1. The original comment has been removed
        1. You've really done your homework and picked some great places. You might want to check out Chinatown, which is not far from where you are, and the food is incredible.

          About pizza, there are thousands of places and only ten are really good. Many of them are so bad that if they had photographed a slice of their pizza and tried to put it in the film "Trainspotting" , the censors would have cut it for being too gross.

          3 Replies
          1. re: Brian S


            I stored this tidbit from the messageboards some time ago. I am sorry I do not know to whom to attribute its authorship. (If you wrote it and are reading this, thanks!!) I kept it because it is a perfect explanation of NY pizza to me (a frequent visitor).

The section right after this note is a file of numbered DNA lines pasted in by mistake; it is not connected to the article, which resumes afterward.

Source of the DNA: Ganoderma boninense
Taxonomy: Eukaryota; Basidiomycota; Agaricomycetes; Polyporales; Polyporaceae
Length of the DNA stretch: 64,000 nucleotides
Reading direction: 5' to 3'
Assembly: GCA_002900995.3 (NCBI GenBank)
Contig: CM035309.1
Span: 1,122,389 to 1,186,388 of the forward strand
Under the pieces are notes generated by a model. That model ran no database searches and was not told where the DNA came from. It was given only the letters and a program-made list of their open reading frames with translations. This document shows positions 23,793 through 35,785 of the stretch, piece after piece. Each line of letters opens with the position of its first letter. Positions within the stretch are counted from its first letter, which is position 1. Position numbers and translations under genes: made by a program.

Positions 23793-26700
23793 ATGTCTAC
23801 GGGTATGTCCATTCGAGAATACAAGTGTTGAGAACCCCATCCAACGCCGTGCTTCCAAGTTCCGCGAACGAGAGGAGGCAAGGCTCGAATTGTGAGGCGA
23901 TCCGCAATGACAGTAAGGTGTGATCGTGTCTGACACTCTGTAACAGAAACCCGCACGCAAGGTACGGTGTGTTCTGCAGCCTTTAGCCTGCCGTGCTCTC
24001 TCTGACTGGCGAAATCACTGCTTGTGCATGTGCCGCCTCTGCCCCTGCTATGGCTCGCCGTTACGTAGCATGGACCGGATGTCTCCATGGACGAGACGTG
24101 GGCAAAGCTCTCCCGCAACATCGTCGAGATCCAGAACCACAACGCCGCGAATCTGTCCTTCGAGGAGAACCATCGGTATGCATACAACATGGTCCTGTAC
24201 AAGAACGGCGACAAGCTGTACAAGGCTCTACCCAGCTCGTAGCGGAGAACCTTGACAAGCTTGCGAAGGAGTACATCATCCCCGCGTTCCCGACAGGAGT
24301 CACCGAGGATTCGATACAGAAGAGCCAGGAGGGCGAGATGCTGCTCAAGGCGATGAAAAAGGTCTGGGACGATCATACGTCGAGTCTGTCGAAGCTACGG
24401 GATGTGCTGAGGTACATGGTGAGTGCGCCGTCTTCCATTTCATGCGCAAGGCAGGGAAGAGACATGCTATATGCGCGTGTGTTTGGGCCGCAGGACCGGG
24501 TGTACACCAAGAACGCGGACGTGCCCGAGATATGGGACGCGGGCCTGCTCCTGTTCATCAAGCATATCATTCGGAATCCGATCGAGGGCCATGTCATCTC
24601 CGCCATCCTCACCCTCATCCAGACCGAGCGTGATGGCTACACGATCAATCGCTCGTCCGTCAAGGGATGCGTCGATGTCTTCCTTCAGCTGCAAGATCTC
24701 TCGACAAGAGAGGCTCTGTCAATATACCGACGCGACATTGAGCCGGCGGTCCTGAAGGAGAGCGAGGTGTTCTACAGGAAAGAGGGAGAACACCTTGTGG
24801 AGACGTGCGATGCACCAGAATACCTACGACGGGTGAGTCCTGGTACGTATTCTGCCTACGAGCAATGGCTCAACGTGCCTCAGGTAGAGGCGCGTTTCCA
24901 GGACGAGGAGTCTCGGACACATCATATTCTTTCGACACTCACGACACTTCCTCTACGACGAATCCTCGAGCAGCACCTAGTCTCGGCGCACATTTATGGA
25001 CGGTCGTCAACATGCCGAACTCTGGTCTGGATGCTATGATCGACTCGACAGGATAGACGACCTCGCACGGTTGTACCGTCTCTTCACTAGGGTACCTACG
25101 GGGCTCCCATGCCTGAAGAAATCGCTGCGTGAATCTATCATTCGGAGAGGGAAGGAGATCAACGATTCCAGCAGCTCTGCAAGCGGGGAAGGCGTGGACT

""My suggestion about the pizza is to do two things. First, avoid anything that's a chain or the size of a chain (Ray-Bari, etc.). Second, don't obsess. The more you worry about getting 'real NY pizza' the more disappointed you'll be when you take your first bite and say 'well, it's very good... but I thought my mouth would explode.' Hype kills everything. Find some local joints for a slice while you're walking between museums or sights or whatever you're doing. Sample them. Have a slice here and a slice there. And then some more at that place. You'll leave knowing that real NY pizza is an amalgam of all these pizza experiences coalescing into one great memory. Half of NY pizza is the attitude you have while eating it. Pizza is not a tourist food. Real NYers eat pizza. Tourists eat 'NY pizza'."